Looks to me like the issue is the butt joints were not spaced out properly. Should be a minimum of atleast 9" apart. This is why installers usually use "Turn Boards" (smaller cuts of material to space out the butt jojts of thr material". Without this you get whats called "stair casing" or "zippering". As you can see you basically have created a staggered line/seam across the floor for the LVP to seperate. Moisture, subfloor conditions etc can also cause gapping. But the installalation here basically made the floor more susceptible to gapping. You can try to pull up the baseboard and shoe at the wall, and use a crow bar to try and move it back together or tap it with a rubber mallet at the wall. But the first thing I noticed was the fact that thr butt joints are not spaced out and you have a staircase pattern across the floor. 

Hi Sol, I hope you have resolution to your initial problem.  I randomly came across your post from about a year ago.  Coincidentally, within the last day or so, I listened to BP podcast # 399 with Jeff Thorman.  Beginning at the 40:28 mark in that podcast, Jeff discusses something related to the topic you posted.  He mentioned a floating engineered hardwood plank.  You, and others, may be interested in learning more about it.  I know that I am! Good luck!

Hopefully you resolved your issue, if not this is an easy fix.

Your ends are going towards the wall because you don't have a space that allows the flooring to go towards that wall.  

I screw down a grabber screw at the end of the plank.  I put two in them. on about an inch in from each side.   It is about 6 inches wide so put two screws at the end that does not allow for the plank to slip to the wall.  The screws will be about an 1/4 inch high is all. 

I bought top of the line if I say the name they might delete ,I like the product a lot for rentals put it in expensive SFH and cheaper ones . Oh I commented twice sorry

@Sol Bergren

BP had a legend on their podcast episode 399: Jeff Thorman who discussed this common problem.

My experience there's a handful of root causes:

- Subfloor is not level - in which case this is bound to happen no matter how well you installed

- Improper installation - I've found the planks seem tight when they typically have a small bit they could get tighter which is why I always use a scrap piece of the interlocking flooring, then while installing each piece of flooring, I pull into place manually as best I could, then use the scrap flooring to lock into the open side of the piece I'm installing and tap with a hammer as needed until the pieces is truly secure in place. You'll need some practice, and to slide the scrap piece around tapping as needed, you'll also need to replace the scrap piece most likely after a couple hours of uses.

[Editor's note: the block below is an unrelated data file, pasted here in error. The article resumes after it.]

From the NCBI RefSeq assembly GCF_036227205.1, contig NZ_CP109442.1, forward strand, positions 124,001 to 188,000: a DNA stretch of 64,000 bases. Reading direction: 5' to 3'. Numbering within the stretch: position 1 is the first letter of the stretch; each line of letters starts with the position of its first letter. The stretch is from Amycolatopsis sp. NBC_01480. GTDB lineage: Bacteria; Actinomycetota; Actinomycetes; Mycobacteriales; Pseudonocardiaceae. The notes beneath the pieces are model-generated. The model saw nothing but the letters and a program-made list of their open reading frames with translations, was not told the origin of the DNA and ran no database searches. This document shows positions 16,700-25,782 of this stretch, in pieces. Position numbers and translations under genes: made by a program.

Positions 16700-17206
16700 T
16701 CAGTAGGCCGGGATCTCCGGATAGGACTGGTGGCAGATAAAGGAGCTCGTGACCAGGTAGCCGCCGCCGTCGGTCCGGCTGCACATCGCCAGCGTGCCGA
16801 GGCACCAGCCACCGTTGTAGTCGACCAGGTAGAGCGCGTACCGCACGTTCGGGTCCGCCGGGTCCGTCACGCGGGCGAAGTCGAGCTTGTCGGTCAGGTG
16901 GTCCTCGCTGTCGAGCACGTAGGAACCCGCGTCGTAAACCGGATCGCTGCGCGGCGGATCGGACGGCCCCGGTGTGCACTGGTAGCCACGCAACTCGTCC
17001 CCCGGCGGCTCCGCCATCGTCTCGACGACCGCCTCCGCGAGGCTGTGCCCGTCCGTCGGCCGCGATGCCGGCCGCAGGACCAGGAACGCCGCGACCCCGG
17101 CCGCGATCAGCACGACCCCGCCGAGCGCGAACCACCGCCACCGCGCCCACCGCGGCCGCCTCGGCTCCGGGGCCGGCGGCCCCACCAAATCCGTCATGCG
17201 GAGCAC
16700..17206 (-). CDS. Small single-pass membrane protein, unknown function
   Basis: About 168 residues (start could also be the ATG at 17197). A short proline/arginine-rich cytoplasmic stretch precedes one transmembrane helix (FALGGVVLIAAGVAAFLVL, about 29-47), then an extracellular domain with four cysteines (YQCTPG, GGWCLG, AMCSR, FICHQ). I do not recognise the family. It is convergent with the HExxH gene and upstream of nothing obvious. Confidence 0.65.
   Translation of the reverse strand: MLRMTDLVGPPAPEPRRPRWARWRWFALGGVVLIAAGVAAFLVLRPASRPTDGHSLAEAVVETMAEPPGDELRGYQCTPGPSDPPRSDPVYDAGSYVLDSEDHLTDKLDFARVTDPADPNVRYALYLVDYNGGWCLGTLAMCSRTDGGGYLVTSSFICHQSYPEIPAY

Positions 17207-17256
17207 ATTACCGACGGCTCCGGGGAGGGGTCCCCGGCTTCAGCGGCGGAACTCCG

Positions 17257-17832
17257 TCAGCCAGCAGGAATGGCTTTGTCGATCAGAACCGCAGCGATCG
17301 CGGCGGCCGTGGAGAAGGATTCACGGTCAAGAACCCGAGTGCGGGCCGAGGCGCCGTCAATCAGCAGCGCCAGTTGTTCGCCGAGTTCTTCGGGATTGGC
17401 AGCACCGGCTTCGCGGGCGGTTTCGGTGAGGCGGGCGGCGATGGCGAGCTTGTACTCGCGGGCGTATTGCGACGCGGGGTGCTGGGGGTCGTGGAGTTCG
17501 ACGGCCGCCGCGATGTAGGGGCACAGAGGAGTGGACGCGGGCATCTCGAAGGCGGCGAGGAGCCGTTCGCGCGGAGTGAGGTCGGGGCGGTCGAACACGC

- Most annoying - there could be a slightly crooked or twisted piece from manufacturing that you didn't notice and then installed and threw off the whole floor. But this is tough to tell and harder to find once installed.

Frustrating situation because I haven't found a ton of great problem-solving for snap/click floor once installed, it's all about preparation and installation and then you're usually stuck unless you pull up and replace completely which isn't necessary in your case.

I've had trouble with LVP (and Bamboo) flooring over wood floors with staple up subfloor heating.   The heating and cooling seems to cause the vinyl to expand and contract (especially under rugs and piles of laundry where the floor is insulated from room air)   It was especially bad with the adhesive edged LVP we got from HD.   The heat must have softened the glue and expanded the vinyl.   When it shrank, there were 1/2" gaps with exposed adhesive.

Free eBook from BiggerPockets!

Ultimate Beginner's Guide Book Cover

Join BiggerPockets and get The Ultimate Beginner's Guide to Real Estate Investing for FREE - read by more than 100,000 people - AND get exclusive real estate investing tips, tricks and techniques delivered straight to your inbox twice weekly!

  • Actionable advice for getting started,
  • Discover the 10 Most Lucrative Real Estate Niches,
  • Learn how to get started with or without money,
  • Explore Real-Life Strategies for Building Wealth,
  • And a LOT more.

We hate spam just as much as you